“The woods and fields are a table always spread.”
~Henry David Thoreau
What was the poet and visionary talking about when he uttered those words? Wildcrafting, my friends. The wonderful world of wildcrafting.
Wildcrafting is the gathering of herbs, plants and fungi from the wild. It is the “gather” in the hunter-gatherer equation, and it is a practice that has sustained human life since time immemorial. Nowadays, it is a practiced by naturalists and hobbyists, the First Peoples, and has even evolved, (sadly), to become an industry.
There is a code of ethics in wildcrafting. Or else there would not be a “wild” left to “craft.”It is very important to be respectful of the natural environment with special reverence to the plants one gathers.
- Leave things better than you found them. Stay on trails whenever possible, pick up garbage when you see it and treat the area you are gathering in as if it were your grandmother’s house. 🙂
- Gather only what you need. In most cases, usually just the branches, foliage and flowers are taken, leaving the remaining plant in tact. Experienced wildcrafters will harvest in such a way that makes the plant grow better with increased productivity. In rare cases, when the whole plant is needed, the seeds of the plant will be left behind, insuring the continual growth and survival of the species. Taking just the top third of the plant is a good rule of thumb.
- Know the laws of where you intend to harvest, and if on private property be sure to get permission. Not all public lands allow wildcrafting, and National Parks are a big no-no.
- Be knowledgeable about what you are gathering. When in doubt–count it out. Do not gather plants, and especially fungi, that you are not 150 percent sure of the identification! Be responsible and stay alive and well.
- Take necessary precautions when going out alone. Animals and other humans are not always friendly. Have your wits about you and let someone know where you plan to forage.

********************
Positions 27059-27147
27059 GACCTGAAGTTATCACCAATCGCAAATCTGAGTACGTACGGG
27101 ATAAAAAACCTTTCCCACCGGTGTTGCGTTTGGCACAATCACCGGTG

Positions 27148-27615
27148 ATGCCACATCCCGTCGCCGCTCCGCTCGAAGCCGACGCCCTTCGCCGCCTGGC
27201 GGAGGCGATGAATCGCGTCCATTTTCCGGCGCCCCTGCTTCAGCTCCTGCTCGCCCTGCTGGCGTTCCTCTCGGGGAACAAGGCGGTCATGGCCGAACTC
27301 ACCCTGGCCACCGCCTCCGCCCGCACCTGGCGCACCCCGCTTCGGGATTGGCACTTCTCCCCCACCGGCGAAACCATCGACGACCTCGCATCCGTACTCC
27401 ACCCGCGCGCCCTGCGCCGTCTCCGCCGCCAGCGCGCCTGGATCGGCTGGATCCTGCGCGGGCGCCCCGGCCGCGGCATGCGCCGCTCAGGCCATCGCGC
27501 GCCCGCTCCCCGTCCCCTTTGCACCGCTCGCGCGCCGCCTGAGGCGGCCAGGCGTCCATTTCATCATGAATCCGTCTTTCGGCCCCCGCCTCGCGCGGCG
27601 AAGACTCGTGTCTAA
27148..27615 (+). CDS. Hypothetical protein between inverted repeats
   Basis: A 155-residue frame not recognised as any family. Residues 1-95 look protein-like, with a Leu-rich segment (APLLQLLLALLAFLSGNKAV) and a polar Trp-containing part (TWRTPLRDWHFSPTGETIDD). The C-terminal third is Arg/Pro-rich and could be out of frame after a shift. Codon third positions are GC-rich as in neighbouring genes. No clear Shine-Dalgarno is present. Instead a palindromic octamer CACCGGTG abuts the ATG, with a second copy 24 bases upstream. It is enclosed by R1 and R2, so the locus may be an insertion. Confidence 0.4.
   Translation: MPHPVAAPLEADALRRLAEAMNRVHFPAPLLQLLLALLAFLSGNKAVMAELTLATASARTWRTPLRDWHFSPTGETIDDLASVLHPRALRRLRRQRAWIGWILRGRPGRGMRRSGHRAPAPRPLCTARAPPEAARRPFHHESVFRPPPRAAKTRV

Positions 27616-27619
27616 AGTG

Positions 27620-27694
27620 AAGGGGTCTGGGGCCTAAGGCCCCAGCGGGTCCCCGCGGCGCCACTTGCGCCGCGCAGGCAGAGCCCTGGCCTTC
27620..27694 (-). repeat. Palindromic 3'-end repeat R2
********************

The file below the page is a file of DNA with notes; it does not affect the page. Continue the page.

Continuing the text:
- Protect at risk and rare wild herbs. Biodiversity is depending on you! The United Plant Savers organization is the authority on this.
- Don’t harvest from the first patch you see. Typically, that is the same patch that every other wildcrafter sees first. Go a bit further afield and spread out your collecting area, especially when collecting in a group. Many wildcrafters use a ratio of one in four or one in five, meaning for every plant harvested, four are left behind in that area.
- Harvest in clean areas. Near roadsides and industrial areas and buildings are not clean areas. A good rule of thumb is a buffer of 100-200 feet. I like to get as far away as possible from these industrial areas, especially when gathering for medicinal purposes, because one never knows what has been sprayed or leeched.
- Give thanks. Let the plants know you are grateful for their sacrifices. It might sound hippyish, but it’s just good practice.
For me, there is something very special about gathering the food my family and I will consume. I gather with intention and am grateful for the experience to do so. I even wildcraft in my very own backyard. I gather and dig dandelions medicinally, for culinary use, and of course, for wine 😉 In fact, dandelion greens were a staple during The Great Depression as a way to supplement families diets. (The link above is a sweet video of a 94 year-old woman recounting her Depression experience and showing viewers how to make dandelion salad. Clara is a true gem. Check her out!).
Urban wildcrafting is also an option for many, while it is harder to find a clean place to gather, it is possible. There is a lot of free food for the taking, if you know what you’re looking for. There are also many lectures and classes available on this topic. If you don’t know whee to look for this info, start by calling a health food store in your area.
My region abounds with ‘wilds’ to wildcraft. There are many different types of fungi, fruit, nuts and berries. The list of culinary and medicinal plants, herbs, and flowers is almost endless. There are also many different types of seaweeds, sea creatures to be had, and salt can also be harvested from the ocean’s waves. (The members of the Lewis and Clark Expedition attributed that resource to their survival).
It is a known fact that the people of the Pacific Northwest are indubitably blessed! 😉
Where or not you are an experienced wildcrafter, gathering food and connecting with the natural world is a rewarding experience. Just, please– harvest sustainably.
Want to know more?
- Herbal Knowledge Cards
- Wildcraft Board Game
- The Ethics of Wildcrafting
- What is Wildcrafting
- Ethical Wildcrafting